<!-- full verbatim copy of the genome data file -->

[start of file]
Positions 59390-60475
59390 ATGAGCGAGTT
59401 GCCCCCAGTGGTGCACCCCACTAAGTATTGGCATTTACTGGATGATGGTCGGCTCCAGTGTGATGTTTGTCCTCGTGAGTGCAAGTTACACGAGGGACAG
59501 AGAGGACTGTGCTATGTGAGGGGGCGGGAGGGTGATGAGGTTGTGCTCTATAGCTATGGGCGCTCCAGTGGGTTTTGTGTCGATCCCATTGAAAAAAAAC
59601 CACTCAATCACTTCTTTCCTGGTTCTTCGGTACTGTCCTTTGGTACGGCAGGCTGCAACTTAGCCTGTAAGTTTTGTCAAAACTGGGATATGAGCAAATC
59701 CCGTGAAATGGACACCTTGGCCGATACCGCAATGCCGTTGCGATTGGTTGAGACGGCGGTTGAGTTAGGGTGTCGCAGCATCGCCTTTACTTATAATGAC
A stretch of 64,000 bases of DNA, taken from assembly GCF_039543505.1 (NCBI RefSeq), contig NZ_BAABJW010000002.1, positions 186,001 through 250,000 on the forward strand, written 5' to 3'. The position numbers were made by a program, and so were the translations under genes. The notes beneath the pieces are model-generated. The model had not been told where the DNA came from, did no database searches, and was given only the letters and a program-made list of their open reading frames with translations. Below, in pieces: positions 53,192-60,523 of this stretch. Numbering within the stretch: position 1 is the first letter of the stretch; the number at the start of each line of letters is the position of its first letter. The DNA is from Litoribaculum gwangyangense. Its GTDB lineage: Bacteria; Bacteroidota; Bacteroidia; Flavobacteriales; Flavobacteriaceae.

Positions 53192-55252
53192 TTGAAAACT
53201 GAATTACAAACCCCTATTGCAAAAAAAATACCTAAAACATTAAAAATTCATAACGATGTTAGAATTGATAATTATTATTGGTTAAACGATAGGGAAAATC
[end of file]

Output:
Positions 59390-60475
59390 ATGAGCGAGTT
59401 GCCCCCAGTGGTGCACCCCACTAAGTATTGGCATTTACTGGATGATGGTCGGCTCCAGTGTGATGTTTGTCCTCGTGAGTGCAAGTTACACGAGGGACAG
59501 AGAGGACTGTGCTATGTGAGGGGGCGGGAGGGTGATGAGGTTGTGCTCTATAGCTATGGGCGCTCCAGTGGGTTTTGTGTCGATCCCATTGAAAAAAAAC
59601 CACTCAATCACTTCTTTCCTGGTTCTTCGGTACTGTCCTTTGGTACGGCAGGCTGCAACTTAGCCTGTAAGTTTTGTCAAAACTGGGATATGAGCAAATC
59701 CCGTGAAATGGACACCTTGGCCGATACCGCAATGCCGTTGCGATTGGTTGAGACGGCGGTTGAGTTAGGGTGTCGCAGCATCGCCTTTACTTATAATGAC
A stretch of 64,000 bases of DNA, taken from assembly GCF_039543505.1 (NCBI RefSeq), contig NZ_BAABJW010000002.1, positions 186,001 through 250,000 on the forward strand, written 5' to 3'. The position numbers were made by a program, and so were the translations under genes. The notes beneath the pieces are model-generated. The model had not been told where the DNA came from, did no database searches, and was given only the letters and a program-made list of their open reading frames with translations. Below, in pieces: positions 53,192-60,523 of this stretch. Numbering within the stretch: position 1 is the first letter of the stretch; the number at the start of each line of letters is the position of its first letter. The DNA is from Litoribaculum gwangyangense. Its GTDB lineage: Bacteria; Bacteroidota; Bacteroidia; Flavobacteriales; Flavobacteriaceae.

Positions 53192-55252
53192 TTGAAAACT
53201 GAATTACAAACCCCTATTGCAAAAAAAATACCTAAAACATTAAAAATTCATAACGATGTTAGAATTGATAATTATTATTGGTTAAACGATAGGGAAAATC